Here’s mud in your eye… a toast to our pilot project participants. But why a toast?
The last few weeks I’ve been writing about our pilot project in picture-drawing. This is the final time I’ll mention it publicly, as we’re going silent for the next three years. So I thought we’d toast this group as, together, we’re setting out to recover the enchanted background.
This is not original with us. The Inklings (C. S. Lewis, Tolkien, etc.) said their great hope was “to reenchant the world through the Christian faith and pagan beauty.” That’s our great hope as well. Inklings routinely hoisted a beer (or two), so we toast our group as well.
A toast is a way of wishing success or happiness—shalom—to someone, like a bride and groom at a wedding. A friend toasts the happy couple with, Here’s mud in your eye, a blessing that many believe comes from John 9, where Jesus rubs mud in a man’s eyes.
The story goes like this. The disciples see a man born blind. They ask: “Jesus, who sinned: this man or his parents, making him blind?” Jesus says they’re asking the wrong question. Then he walks over to the blind man, spits in the dirt, makes mud, and rubs the mud in the man’s eyes. Jesus then instructs him to wash it off. The man sees. Miraculous.
But not miraculous for many. Some relatives are excited. Others cannot imagine this man, now seeing, could be their blind relative. The man who now sees simply recounts what happened. Religious leaders accuse him of being an impertinent heretic… crazy.
Well, the “crazy” man comes to faith in Christ. This is what Jesus said that he set out to do, “to bring everything into the light of day, so that those who have never seen will see, and those who have made a great pretence of seeing will be exposed as blind.”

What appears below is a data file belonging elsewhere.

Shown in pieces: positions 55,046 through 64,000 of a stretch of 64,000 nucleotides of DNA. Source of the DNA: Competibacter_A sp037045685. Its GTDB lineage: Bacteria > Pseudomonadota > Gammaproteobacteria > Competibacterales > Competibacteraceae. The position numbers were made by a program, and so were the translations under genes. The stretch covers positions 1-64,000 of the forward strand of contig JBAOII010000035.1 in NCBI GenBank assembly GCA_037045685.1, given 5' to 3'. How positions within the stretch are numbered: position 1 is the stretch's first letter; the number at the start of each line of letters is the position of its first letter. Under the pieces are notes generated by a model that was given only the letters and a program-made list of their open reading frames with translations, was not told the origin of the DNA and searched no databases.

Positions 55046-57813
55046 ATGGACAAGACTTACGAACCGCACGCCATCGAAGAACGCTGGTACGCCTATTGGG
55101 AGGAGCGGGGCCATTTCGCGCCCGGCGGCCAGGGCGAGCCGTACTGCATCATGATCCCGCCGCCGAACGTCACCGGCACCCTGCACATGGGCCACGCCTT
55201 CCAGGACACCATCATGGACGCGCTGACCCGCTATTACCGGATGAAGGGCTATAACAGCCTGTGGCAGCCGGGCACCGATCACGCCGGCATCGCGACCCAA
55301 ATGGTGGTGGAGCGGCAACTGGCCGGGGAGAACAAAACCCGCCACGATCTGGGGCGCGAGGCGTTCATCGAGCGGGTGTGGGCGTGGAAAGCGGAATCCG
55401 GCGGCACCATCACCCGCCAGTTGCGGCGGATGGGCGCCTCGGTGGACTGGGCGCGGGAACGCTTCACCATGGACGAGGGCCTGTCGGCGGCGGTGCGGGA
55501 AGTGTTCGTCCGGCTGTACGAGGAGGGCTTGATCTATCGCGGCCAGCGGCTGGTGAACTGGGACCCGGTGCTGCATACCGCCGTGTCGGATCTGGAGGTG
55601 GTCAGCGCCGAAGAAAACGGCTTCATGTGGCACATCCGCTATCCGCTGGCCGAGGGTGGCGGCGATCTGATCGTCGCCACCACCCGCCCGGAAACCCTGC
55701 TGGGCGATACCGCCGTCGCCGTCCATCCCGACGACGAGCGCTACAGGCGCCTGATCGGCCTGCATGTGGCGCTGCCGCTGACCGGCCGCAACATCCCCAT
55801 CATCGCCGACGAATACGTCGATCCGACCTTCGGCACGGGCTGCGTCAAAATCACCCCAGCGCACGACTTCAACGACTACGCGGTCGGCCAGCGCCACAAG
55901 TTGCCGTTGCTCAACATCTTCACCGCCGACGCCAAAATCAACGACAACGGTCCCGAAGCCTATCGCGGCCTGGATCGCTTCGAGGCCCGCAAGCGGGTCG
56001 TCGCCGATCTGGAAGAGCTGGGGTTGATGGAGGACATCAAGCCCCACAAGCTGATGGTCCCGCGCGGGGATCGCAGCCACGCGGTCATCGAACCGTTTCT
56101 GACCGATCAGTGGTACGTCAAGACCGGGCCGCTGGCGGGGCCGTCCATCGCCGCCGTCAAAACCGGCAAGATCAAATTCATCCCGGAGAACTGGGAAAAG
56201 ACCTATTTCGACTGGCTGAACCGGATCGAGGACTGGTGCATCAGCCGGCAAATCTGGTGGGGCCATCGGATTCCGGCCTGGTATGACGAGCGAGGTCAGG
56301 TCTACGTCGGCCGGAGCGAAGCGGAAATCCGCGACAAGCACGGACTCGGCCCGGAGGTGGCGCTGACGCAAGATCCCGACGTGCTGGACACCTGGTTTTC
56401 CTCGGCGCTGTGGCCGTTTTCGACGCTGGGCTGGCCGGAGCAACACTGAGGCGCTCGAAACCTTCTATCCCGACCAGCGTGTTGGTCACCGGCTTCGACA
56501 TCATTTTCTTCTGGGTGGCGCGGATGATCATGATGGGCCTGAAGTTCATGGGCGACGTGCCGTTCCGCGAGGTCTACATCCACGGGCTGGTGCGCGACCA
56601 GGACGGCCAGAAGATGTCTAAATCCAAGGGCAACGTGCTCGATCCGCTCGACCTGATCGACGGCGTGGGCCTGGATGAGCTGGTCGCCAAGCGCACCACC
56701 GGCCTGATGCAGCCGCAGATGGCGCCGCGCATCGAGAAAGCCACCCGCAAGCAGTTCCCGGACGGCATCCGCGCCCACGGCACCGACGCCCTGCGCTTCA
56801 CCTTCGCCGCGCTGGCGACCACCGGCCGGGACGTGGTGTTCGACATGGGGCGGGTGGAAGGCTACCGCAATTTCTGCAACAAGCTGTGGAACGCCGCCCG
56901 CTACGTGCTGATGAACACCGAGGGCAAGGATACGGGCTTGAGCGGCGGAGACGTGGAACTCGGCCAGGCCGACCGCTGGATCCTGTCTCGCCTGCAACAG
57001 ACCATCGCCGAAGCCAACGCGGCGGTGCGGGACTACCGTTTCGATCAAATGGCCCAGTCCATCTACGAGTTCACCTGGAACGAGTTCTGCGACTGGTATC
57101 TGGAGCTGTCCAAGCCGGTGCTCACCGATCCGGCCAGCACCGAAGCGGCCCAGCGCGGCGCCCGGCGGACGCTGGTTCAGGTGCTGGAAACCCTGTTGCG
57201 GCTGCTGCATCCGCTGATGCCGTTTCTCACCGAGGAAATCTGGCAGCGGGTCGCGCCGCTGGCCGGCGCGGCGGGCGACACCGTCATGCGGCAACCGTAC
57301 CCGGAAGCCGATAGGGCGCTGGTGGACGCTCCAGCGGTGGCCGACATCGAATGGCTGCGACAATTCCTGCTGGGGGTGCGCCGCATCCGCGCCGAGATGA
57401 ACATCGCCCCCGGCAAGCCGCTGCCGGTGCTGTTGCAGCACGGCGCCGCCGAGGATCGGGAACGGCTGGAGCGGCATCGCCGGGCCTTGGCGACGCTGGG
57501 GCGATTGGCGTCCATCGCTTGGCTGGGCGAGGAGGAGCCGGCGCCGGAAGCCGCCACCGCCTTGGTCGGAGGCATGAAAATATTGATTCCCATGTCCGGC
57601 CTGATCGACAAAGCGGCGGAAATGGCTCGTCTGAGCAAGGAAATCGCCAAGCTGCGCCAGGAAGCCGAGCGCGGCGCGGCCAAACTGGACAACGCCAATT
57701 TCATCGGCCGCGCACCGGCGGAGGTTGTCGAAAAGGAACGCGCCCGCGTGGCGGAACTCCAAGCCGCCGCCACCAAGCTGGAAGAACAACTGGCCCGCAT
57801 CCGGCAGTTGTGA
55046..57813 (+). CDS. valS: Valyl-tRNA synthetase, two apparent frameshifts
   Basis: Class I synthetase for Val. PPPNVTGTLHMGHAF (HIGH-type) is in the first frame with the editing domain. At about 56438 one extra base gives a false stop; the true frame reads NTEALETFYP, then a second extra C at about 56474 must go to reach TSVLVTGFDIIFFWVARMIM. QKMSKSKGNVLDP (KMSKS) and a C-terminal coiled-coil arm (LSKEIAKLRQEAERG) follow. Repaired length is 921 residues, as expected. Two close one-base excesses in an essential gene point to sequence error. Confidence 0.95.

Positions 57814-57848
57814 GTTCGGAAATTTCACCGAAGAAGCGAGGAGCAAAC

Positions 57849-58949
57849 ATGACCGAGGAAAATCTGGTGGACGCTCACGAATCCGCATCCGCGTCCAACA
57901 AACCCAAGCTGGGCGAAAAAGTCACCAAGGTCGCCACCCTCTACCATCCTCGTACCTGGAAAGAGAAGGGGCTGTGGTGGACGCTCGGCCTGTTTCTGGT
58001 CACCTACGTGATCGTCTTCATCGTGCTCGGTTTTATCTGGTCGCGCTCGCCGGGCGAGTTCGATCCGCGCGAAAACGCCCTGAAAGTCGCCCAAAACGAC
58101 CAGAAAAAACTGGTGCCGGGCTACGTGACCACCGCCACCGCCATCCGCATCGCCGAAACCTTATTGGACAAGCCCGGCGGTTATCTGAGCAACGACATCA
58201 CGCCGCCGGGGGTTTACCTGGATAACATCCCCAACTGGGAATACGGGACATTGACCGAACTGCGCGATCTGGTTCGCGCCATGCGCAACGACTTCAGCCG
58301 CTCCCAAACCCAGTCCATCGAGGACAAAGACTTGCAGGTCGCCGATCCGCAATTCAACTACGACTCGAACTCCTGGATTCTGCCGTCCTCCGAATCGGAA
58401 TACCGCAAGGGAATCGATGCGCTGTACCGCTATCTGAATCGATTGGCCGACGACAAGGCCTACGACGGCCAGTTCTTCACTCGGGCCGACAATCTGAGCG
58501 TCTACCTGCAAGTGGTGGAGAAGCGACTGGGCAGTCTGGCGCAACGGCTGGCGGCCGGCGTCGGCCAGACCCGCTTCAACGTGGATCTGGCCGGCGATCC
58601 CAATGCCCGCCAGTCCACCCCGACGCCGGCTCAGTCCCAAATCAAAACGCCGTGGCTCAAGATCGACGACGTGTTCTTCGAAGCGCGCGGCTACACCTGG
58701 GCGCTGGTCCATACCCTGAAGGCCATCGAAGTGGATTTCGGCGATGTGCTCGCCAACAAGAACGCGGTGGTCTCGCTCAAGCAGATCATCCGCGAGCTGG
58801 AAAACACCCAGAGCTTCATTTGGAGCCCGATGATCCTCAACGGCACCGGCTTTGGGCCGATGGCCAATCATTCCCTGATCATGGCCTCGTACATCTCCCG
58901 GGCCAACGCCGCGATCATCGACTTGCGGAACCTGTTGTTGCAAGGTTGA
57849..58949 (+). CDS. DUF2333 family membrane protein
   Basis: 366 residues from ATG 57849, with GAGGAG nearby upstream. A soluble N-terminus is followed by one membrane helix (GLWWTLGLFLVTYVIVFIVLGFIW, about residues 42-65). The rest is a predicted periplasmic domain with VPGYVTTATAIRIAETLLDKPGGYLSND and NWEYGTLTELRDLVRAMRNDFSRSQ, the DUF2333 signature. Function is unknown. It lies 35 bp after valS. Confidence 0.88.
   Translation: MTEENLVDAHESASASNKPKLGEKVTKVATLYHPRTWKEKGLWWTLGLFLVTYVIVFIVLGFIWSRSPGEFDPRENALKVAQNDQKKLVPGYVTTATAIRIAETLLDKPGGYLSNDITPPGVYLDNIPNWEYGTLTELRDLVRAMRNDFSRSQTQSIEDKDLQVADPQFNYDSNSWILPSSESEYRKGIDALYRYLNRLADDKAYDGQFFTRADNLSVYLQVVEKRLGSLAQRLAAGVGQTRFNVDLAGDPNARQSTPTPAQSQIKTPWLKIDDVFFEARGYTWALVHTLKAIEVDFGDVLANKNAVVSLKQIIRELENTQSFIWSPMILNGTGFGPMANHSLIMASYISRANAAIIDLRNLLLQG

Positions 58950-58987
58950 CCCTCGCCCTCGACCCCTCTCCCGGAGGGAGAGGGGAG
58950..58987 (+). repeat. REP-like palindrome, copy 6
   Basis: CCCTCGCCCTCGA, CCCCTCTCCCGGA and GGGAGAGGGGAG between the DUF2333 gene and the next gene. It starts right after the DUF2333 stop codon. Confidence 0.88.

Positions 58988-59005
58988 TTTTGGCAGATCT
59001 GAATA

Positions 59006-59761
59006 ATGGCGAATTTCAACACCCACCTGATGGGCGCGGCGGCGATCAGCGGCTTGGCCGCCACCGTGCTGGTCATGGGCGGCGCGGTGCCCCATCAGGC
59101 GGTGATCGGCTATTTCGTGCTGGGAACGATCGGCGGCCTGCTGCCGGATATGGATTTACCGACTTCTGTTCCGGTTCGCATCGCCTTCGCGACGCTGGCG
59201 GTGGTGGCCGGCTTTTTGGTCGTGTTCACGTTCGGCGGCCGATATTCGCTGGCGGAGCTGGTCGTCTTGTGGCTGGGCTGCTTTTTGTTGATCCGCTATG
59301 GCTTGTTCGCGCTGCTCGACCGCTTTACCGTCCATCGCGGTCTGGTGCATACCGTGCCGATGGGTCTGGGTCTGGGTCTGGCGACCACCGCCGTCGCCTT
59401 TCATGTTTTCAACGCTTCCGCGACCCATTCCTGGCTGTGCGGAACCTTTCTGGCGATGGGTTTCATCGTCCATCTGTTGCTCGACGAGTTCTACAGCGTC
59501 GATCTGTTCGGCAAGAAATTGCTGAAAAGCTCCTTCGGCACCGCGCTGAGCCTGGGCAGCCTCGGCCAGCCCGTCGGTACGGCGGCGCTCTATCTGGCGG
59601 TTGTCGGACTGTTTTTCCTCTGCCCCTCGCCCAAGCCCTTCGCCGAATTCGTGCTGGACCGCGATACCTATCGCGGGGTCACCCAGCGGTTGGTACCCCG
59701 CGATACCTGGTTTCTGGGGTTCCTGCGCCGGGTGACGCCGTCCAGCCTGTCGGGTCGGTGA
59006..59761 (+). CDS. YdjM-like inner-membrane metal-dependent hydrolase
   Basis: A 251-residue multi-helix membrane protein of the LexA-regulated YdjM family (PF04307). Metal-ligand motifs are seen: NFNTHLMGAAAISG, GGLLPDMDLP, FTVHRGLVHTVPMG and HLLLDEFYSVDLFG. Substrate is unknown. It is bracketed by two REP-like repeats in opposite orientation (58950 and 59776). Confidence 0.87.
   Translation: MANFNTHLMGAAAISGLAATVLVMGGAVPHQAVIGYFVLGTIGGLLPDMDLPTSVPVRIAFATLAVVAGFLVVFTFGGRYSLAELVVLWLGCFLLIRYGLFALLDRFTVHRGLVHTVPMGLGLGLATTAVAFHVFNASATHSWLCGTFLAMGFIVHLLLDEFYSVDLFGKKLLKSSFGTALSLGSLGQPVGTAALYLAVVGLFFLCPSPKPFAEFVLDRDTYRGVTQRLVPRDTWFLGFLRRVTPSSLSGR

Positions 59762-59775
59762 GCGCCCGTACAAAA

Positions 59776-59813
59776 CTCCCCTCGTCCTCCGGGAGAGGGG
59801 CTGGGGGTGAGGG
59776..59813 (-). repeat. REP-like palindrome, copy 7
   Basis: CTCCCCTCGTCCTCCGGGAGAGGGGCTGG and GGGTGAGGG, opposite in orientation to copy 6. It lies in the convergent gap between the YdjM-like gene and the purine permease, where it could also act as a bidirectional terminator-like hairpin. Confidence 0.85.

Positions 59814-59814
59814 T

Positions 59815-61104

Uh, the Pharisees reply, you talking about us? You calling us blind? Well, Jesus replies, “if you were really blind, you’d be blameless, but since you claim to see everything so well, you’re accountable for every fault and failure.” They’re willfully blind.
It’s opposite of accidental blindness. The blind man was accidentally blind. No one was to blame. The religious leaders are willfully blind, protective of how they imagined the gospel, their “take” on the faith. Our pilot project is not for Christians who are willfully blind.
It’s more for people like me. I readily admit I’ve been accidentally blind over the years to some aspects of the gospel. Our pilot project participants readily admit they’ve been accidentally blind. In fact, this admission reveals a certain widening of the imagination, a phenomenon I see happening in the western faith community.
Like James K. A. Smith recently admitting to being blind about trying to change the world by thinking Christianly (please read his article). We raise a glass to Jamie and toast him.
Chuck DeGroat read Smith’s article and was moved. He too admits to accidental blindness, and how Iain McGilchrist’s “The Master and His Emissary” opened his eyes (I urge you to read his post as well). Let’s raise a glass to Chuck and toast him: Here’s mud in your eye.
If you read DeGroat’s post, you’ll learn of a touching story regarding one of my mentors, Dallas Willard, and how, as he lay dying, admitted to having been accidentally blind. Dallas, while you are today enjoying the finest wine ever, we raise a glass to you and toast you.
As we do Tim Keller. Keller is the founding pastor of Redeemer Presbyterian Church in New York City. He recently learned he has pancreatic cancer. Keller has written a moving story about facing his death, including admitting to being accidentally blind about some things. Please read his article. We raise a glass to Tim and toast him: Here’s mud in your eye.
And please find suitable drink to raise a glass to the participants worldwide in our pilot project. Each was selected because they admit to often being accidentally blind about some aspects of the gospel, of being blinded by the Enlightenment’s dis-enchanted background.
They’re like Neo in “The Matrix.” Neo means new, or renewed. We believe those selected for our pilot project can be new mustard seeds. They see Neo’s eyes widen as Morpheus tells him a hard truth: You were born blind… blind to the world that has been pulled over your eyes to blind you from the truth. That world is the Enlightenment.
And so, let’s raise a glass to toast our project’s women and men: Here’s mud in your eye.
Our hope is that, three years from now, we introduce them to you.
 Philip Zaleski & Carol Zaleski, The Fellowship: The Literary Lives of the Inklings (Farrar Straus and Giroux, 2015), 5.